Antiochiai Szent Margit legkorábbi magyarországi kultusza

Álmos herceg egyházalapításai és a Szent Margit-szakramentárium

  • Dorottya Uhrin ELE BTK Történelemtudományi Doktori Iskola, Középkori magyar történelem program
Kulcsszavak: Saint Margaret of Antioch, Duke Álmos, liturgy, cult of saints, Saint Margaret Sacrament, 11–12th centuries


Hungary’s Earliest Cult of Saint Margaret of Antioch
The Church Foundations of Duke Álmos
and the Saint Margaret Sacramentary
The present study focuses on the appearance of the cult of Saint Margaret of Antioch in medieval
Hungary. Duke Álmos, the brother of King Coloman (1095–1116), founded a monastery at Meszes
and a collegiate chapter at Dömös in honour of the saint. Earlier literature has argued that the cult
of Saint Margaret already existed in the eleventh century, and used this to explain the church foundations
of Duke Álmos, even though analysis of the sources revealed that the veneration of Saint
Margaret cannot be proved before the very end of the eleventh century. The name of the saint might
have been known to clerics earlier, but the first trace of her veneration in Hungary is the foundations
of Duke Álmos. The monastery of Meszes likely was located in his duchy, and thus Álmos
must have founded it before King Coloman stripped him of his duchy. This means that he most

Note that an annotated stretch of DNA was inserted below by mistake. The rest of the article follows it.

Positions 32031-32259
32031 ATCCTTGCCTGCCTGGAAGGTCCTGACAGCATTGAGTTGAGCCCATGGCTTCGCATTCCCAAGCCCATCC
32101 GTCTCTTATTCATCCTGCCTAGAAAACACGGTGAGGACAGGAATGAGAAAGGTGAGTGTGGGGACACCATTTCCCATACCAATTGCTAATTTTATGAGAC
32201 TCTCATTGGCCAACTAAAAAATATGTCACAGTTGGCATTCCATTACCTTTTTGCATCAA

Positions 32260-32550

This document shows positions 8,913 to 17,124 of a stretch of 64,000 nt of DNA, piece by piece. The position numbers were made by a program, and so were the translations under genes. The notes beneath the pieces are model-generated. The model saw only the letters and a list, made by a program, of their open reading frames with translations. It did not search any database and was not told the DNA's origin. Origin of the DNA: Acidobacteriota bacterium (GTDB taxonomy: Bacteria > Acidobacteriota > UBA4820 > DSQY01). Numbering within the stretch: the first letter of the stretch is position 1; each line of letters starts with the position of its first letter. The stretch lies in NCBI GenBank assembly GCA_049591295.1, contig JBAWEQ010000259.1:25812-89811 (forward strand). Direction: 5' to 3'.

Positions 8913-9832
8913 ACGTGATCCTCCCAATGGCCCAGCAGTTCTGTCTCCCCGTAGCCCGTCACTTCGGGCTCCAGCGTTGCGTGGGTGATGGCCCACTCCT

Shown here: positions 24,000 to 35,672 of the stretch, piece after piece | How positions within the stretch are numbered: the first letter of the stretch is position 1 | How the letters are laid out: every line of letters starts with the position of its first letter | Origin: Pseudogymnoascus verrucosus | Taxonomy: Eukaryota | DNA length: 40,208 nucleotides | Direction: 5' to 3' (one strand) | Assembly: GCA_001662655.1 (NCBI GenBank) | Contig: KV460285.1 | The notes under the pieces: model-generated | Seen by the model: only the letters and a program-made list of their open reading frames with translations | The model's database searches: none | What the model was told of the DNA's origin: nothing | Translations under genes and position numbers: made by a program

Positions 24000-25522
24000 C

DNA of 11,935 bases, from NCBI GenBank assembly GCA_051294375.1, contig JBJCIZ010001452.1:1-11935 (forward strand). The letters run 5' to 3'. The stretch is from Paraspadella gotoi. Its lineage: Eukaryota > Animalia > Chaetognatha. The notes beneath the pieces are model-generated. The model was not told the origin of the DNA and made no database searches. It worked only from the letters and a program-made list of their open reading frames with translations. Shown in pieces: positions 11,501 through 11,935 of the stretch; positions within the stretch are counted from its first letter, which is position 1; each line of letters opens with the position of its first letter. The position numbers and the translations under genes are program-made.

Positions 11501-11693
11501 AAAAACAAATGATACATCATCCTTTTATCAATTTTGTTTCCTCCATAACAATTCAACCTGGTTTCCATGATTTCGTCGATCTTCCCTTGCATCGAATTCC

likely founded it at the very end of the eleventh century. Then Álmos founded a collegiate chapter
dedicated to St Margaret in Dömös, the centre of his new territory. The chapter was consecrated in
1108, and thus construction started in the first years of the twelfth century. Imre Orbán argued that
Álmos chose Saint Margaret as patron saint because the legend of the saint (i.e. Margaret defeating
the dragon) symbolized his struggle against the incompetent ruler (Coloman). This idea might have
been inspired from the Chronicon Pictum, which describes Coloman as malformed, though that part
of the chronicle is not reliable. Moreover, the legend of Margaret centres upon the confrontation
of Christianity with Paganism, rather than her fight with the dragon. While exploring those topics,
the present study sheds light on the provenience and the dating of the Saint Margaret Sacramentary,
the earliest liturgical book of Hungary. The codex was certainly made for a Benedictine monastery
which was dedicated to Margaret. The Hungarian dynastic saints’ cults stand out in the codex which
might connect it to the royal family. Consequently, the Sacrament perhaps was made for the Benedictines
of Meszes, but eventually was used in the chapter of Dömös.